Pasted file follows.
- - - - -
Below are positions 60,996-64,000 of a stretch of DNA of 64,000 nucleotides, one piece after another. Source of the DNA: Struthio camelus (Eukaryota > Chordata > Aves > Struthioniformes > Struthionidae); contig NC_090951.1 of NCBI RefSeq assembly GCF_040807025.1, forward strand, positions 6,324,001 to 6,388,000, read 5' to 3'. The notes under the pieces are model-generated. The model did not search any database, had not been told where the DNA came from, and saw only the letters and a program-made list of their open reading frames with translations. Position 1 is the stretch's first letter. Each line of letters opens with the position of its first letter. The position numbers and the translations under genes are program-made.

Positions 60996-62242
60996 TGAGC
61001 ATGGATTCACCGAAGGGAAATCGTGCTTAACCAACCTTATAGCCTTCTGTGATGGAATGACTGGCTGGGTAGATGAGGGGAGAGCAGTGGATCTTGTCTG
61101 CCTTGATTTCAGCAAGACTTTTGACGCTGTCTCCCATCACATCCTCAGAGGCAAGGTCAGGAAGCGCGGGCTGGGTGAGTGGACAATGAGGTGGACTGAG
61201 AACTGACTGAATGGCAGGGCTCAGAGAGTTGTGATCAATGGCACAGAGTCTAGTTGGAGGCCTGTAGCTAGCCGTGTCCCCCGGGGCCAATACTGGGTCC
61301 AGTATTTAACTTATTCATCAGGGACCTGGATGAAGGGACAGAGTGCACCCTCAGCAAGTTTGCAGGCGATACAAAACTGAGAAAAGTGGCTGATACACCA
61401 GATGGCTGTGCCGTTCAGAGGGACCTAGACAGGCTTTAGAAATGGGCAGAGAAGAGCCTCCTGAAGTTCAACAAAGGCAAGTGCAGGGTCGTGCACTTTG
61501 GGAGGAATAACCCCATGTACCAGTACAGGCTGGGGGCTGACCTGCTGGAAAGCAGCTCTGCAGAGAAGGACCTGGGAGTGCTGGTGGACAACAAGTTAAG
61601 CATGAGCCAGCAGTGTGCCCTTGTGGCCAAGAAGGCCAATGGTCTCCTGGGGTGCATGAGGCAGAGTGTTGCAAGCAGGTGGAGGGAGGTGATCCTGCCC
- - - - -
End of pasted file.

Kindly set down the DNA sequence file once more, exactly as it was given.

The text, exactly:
Below are positions 60,996-64,000 of a stretch of DNA of 64,000 nucleotides, one piece after another. Source of the DNA: Struthio camelus (Eukaryota > Chordata > Aves > Struthioniformes > Struthionidae); contig NC_090951.1 of NCBI RefSeq assembly GCF_040807025.1, forward strand, positions 6,324,001 to 6,388,000, read 5' to 3'. The notes under the pieces are model-generated. The model did not search any database, had not been told where the DNA came from, and saw only the letters and a program-made list of their open reading frames with translations. Position 1 is the stretch's first letter. Each line of letters opens with the position of its first letter. The position numbers and the translations under genes are program-made.

Positions 60996-62242
60996 TGAGC
61001 ATGGATTCACCGAAGGGAAATCGTGCTTAACCAACCTTATAGCCTTCTGTGATGGAATGACTGGCTGGGTAGATGAGGGGAGAGCAGTGGATCTTGTCTG
61101 CCTTGATTTCAGCAAGACTTTTGACGCTGTCTCCCATCACATCCTCAGAGGCAAGGTCAGGAAGCGCGGGCTGGGTGAGTGGACAATGAGGTGGACTGAG
61201 AACTGACTGAATGGCAGGGCTCAGAGAGTTGTGATCAATGGCACAGAGTCTAGTTGGAGGCCTGTAGCTAGCCGTGTCCCCCGGGGCCAATACTGGGTCC
61301 AGTATTTAACTTATTCATCAGGGACCTGGATGAAGGGACAGAGTGCACCCTCAGCAAGTTTGCAGGCGATACAAAACTGAGAAAAGTGGCTGATACACCA
61401 GATGGCTGTGCCGTTCAGAGGGACCTAGACAGGCTTTAGAAATGGGCAGAGAAGAGCCTCCTGAAGTTCAACAAAGGCAAGTGCAGGGTCGTGCACTTTG
61501 GGAGGAATAACCCCATGTACCAGTACAGGCTGGGGGCTGACCTGCTGGAAAGCAGCTCTGCAGAGAAGGACCTGGGAGTGCTGGTGGACAACAAGTTAAG
61601 CATGAGCCAGCAGTGTGCCCTTGTGGCCAAGAAGGCCAATGGTCTCCTGGGGTGCATGAGGCAGAGTGTTGCAAGCAGGTGGAGGGAGGTGATCCTGCCC